Tehran, Iran (CNN) -- Iran tested an upgraded version of a surface-to-surface missile with a range that makes it capable of reaching parts of Europe, state-run television reported Wednesday.
Iranian Defense Minister Gen. Ahmad Vahidi said on Press-TV that the solid-fuel, high-speed Sajil-2 missile has "great maneuverability" and can access targets more than 2,000 kilometers (1,242 miles) away, making Israel and U.S. military bases in the Gulf reachable.
Vahidi said the missile has a shorter launch time and is intended to boost Iran's deterrent capability.
In Washington, Pentagon spokesman Geoff Morrell said Defense Secretary Robert Gates had seen the intelligence on the launch, which occurred Tuesday, "and, based on that, is clearly concerned."
"At a time when the international community has offered Iran opportunities to begin to build trust and confidence, Iran's missile tests only undermine Iran's claims of peaceful intentions," he added. "Such actions will increase the seriousness and resolve of the international community to hold Iran accountable for its continued defiance of its international obligations."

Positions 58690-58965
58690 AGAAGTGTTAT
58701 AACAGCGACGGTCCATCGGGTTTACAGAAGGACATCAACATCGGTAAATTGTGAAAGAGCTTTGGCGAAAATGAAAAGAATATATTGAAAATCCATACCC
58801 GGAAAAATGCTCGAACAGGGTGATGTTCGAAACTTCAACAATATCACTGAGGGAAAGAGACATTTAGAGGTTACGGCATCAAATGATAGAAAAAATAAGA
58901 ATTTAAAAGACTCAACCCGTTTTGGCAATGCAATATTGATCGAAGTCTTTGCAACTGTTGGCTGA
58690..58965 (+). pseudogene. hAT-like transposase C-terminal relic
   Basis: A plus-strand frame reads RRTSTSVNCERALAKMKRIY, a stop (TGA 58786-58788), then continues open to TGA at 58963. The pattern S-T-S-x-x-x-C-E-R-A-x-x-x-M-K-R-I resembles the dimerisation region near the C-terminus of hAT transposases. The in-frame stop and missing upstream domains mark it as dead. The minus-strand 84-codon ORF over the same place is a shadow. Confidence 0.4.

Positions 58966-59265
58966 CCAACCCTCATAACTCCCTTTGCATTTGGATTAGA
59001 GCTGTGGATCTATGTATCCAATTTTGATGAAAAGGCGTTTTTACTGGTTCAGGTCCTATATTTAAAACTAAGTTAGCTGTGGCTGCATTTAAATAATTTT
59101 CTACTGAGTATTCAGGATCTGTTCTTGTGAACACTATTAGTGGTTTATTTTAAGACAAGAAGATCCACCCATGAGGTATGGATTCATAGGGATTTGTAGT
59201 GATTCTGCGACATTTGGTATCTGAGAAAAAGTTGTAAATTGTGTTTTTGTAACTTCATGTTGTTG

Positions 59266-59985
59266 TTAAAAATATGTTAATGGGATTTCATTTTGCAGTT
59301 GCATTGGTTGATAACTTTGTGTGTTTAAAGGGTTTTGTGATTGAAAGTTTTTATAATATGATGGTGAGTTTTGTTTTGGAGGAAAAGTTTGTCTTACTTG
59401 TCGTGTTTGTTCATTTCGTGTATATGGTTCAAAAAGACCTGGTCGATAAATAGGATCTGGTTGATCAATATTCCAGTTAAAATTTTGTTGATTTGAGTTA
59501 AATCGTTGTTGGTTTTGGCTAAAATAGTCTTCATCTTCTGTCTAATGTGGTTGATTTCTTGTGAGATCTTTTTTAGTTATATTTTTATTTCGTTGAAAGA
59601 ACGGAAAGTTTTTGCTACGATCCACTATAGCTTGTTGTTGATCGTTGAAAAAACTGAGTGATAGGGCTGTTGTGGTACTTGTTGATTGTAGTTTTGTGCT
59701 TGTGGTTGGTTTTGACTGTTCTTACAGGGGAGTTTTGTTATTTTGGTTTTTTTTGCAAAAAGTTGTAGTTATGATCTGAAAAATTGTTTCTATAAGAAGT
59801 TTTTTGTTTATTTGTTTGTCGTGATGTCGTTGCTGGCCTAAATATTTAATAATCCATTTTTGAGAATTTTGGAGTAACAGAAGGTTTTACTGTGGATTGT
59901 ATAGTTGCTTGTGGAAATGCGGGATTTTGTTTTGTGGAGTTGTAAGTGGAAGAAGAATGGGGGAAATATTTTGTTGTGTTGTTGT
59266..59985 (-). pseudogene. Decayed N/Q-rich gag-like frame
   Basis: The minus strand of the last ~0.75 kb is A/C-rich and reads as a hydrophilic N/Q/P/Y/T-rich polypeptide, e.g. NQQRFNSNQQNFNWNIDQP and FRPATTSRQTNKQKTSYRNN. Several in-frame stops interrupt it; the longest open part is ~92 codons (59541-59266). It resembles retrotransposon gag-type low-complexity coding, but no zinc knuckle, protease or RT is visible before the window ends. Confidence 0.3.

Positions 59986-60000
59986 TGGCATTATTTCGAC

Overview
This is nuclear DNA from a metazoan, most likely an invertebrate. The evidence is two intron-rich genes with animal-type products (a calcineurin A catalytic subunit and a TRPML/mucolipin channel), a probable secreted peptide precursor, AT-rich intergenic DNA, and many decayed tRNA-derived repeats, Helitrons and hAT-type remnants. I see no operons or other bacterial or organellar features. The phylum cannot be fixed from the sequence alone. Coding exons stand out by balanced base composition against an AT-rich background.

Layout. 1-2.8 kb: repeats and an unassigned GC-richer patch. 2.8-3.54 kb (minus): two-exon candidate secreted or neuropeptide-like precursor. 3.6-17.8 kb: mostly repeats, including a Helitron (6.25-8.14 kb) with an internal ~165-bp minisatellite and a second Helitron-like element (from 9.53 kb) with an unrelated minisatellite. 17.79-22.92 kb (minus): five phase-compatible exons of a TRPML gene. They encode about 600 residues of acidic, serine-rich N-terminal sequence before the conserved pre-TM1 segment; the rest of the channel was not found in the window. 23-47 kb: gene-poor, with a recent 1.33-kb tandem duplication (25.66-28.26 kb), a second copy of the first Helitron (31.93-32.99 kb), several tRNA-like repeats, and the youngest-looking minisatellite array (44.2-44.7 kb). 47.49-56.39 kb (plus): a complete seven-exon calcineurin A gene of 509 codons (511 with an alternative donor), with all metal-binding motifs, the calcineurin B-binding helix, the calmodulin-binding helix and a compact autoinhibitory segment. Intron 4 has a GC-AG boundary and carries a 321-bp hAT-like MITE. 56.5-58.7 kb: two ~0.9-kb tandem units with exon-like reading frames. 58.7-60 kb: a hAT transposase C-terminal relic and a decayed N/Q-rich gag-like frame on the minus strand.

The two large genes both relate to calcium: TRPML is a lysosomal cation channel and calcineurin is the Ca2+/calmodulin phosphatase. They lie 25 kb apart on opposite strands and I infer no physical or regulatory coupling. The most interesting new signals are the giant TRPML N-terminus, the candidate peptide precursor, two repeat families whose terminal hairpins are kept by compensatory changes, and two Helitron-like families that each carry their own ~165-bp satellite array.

But a U.S. intelligence official said the test launch does not represent "a major advancement" in Iran's missile technology. The official added that Iran carries out such tests on a "routine basis ... to attract attention."
Iran tested the initial version of the Sajil-2 in May.
In September, days before a key meeting over nuclear issues with industrialized powers, Iran tested two types of long-range missiles.
Those tests drew condemnation after the Islamic republic revealed the existence of a covert uranium enrichment site near the city of Qom.
Iran shocked the world with that revelation. Since then, it has allowed inspectors from the U.N. nuclear watchdog agency to visit the plant.
Western powers fear that Iran is intent on developing nuclear weapons. That's a claim Tehran denies, but the latest test-firing of the Sajil-2 could add to existing tensions.